BodyVox takes 'BloodyVox' to the big screen
Film and dance have merged into a genre called screendance, and Portland filmmaker Robert Uehlin has immersed himself in that melding of choreography and cinematography.
"I'm really attracted to dance as a way to abstract human experience," Uehlin said. "Film and dance have a long-running relationship with each other, back to the beginning and origins of modern dance and film, in general. Some of the first images ever captured were of bodies of moving dancers.
"A dance film is a movie where movement tells you what you need to know that wouldn't be better in person. There's a lot of material that you can't cover in any other way."
When BodyVox asked him to produce a film version of its popular Halloween show, "BloodyVox," he jumped at the opportunity. Uehlin is a dancer who lives in the same Northwest Portland neighborhood and trained at BodyVox, and he's a one-man show — planning, camera, post-production, "I've handled it all," other than some help capturing audio and with production tasks.
The project started in August when BodyVox determined that "BloodyVox" couldn't be a stage event per usual.
Jamey Hampton and Ashley Roland, BodyVox's husband/wife team of artistic directors, were really excited about Uehlin making the film, called "BloodyVox: Lockdown," which will be shown as a drive-in experience at Zidell Yards, 3121 S. Moody Ave., Oct. 22-31. It's the first event of BodyVox's 23rd season, is about 90 minutes long and features dancers engaged in about 10 performances centered on a recurring nightmare/COVID-19 lockdown theme.
"I think he's a brilliant filmmaker," Hampton said. "To be a dancer you have to have meticulous imagination. It's a pretty rigorous pursuit. (Uehlin's) done this kind of self-examination as a dancer and applied the same kind of rigor to filmmaking. So many tricks up his sleeve. So facile and adept at technical aspects of filmmaking and editing.
"I told him, 'You're shooting, planning location, scouting, directing and editing, and normal people would have a crew of 10.' He said, 'This is the future of filmmaking, you have to be downsized.' Such a pleasure to work with. Because he's so sweet, everything has happened very efficiently, because we're having so much fun."
Uehlin has worked on BodyVox's Pearl Dive Project and other smaller productions for the company. He has created works for the Portland Dance Film Festival and more.
The way performing arts companies have moved away from stage productions because of the pandemic and government restrictions has not been easy, Uehlin said, and screendance "is almost like a lifeline for dance," he said. "It's engaging the audience in a safe way. Portland has an established community of dance filmmakers."
Uehlin, who moved to Portland from Eugene in 2015, leaned on inspiration from other movies to make "BloodyVox: Lockdown," including "The Rocky Horror Picture Show," "Moulin Rouge," "The Blair Witch Project" and "Chicago."
"This is sort of a dream project for me," he said.
Uehlin likes the "campy and fun" aspect of "BloodyVox" as a Halloween show, rather than the typical "gore, spooky and scary." There'll be some jump-scares, but "levity" plays a big part in the movie.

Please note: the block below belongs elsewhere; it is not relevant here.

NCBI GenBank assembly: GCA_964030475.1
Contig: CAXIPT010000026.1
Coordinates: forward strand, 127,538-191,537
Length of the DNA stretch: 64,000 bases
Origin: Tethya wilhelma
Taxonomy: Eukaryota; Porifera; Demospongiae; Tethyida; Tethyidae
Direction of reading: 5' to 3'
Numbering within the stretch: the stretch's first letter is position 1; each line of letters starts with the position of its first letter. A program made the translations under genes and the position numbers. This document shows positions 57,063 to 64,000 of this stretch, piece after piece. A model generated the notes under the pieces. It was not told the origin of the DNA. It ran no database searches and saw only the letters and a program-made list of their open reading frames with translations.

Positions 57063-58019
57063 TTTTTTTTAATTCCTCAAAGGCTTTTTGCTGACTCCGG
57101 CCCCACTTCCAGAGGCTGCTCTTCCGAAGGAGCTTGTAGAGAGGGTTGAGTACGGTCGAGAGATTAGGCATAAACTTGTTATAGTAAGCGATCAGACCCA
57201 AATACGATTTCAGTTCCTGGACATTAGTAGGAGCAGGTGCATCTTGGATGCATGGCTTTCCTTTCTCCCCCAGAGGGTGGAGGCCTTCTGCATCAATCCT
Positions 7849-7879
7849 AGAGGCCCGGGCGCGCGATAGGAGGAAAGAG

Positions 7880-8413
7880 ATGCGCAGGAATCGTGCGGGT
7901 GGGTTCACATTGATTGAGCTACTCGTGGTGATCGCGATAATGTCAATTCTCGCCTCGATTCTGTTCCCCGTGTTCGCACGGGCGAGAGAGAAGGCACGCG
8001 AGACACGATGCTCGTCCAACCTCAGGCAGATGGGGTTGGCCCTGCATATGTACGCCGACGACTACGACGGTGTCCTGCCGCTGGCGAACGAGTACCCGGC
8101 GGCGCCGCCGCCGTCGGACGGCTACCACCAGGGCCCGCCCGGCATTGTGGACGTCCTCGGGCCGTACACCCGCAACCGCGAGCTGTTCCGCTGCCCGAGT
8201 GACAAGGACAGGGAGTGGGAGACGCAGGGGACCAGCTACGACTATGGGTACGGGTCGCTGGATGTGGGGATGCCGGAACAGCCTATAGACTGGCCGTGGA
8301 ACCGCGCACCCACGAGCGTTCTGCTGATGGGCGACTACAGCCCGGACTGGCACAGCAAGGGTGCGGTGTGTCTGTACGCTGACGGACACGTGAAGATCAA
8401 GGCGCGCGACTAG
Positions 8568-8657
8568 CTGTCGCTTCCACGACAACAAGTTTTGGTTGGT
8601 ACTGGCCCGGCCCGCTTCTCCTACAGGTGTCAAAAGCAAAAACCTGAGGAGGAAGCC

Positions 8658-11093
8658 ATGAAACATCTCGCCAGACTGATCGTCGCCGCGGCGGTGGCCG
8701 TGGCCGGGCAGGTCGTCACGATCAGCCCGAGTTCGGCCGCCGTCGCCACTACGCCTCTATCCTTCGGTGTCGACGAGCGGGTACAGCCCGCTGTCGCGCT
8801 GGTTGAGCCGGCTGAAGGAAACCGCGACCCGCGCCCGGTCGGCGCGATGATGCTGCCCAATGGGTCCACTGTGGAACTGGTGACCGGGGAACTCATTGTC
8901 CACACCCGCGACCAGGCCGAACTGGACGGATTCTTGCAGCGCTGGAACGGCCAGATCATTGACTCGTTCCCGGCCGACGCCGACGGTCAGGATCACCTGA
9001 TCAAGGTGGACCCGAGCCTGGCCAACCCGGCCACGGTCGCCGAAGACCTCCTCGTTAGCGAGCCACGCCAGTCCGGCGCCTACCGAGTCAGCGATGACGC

"That's what I like about it," Uehlin said. "The way they play with the notion of what Halloween is and what the fall season is, it's a little spookiness but more lighthearted than that. I'll have my little sister in the audience for one of the showings; no part of me worried she'll be scared to death. It's an approachable show."
Roland calls it "an entertainment spoof with lots of comedy and surprises, and not diving into the demented or spooky."
She has been busy developing costumes and sets, and the storyline seems pretty current — nightmares, lockdown and COVID-19.
Said Roland: "In the nightmare, they examine the different scenarios and they're wanting to escape. In the end, they wake up, they're not in a nightmare, but in the same reality — in a community where you can't touch anybody. It's what we're all living through."
The movie was partly shot at the old Bridgeport Brewing building on Northwest 13th Avenue and Marshall Street, part of which BodyVox once inhabited.
BodyVox, which had to furlough employees, had turned to virtual content and film when the state shut down in March, and Hampton and Roland have been in contact with performing arts people for guidance and idea collaboration, including locally with the Oregon Symphony, Portland Opera and Oregon Ballet Theatre.
Hampton said they haven't "had time to be frustrated" with how things have been shut down.
"What we do is we're like water: If you put a rock in the middle of our river, we're going to flow around it," he said. "We're determined to flow. We have been reinventing ourselves on a daily basis, assessing our options."
BodyVox often incorporates video and film into its staged dance shows. So, it certainly wasn't a stretch to make "BloodyVox: Lockdown."
Roland said rehearsals have started for the next show, "The Icon," which will be staged in Bend in late December. It also will be taken to Philadelphia in April (and filmed for local consumption). BodyVox has started its next Pearl Dive Project, which allows artistic types from nondance areas to be choreographers.
Maybe someday BodyVox and others will be able to return to the stage.
Tickets start at $35 for "BloodyVox: Lockdown," which will be shown Oct. 22-24 and Oct. 29-31 at Zidell Yards. For more: www.bodyvox.com.
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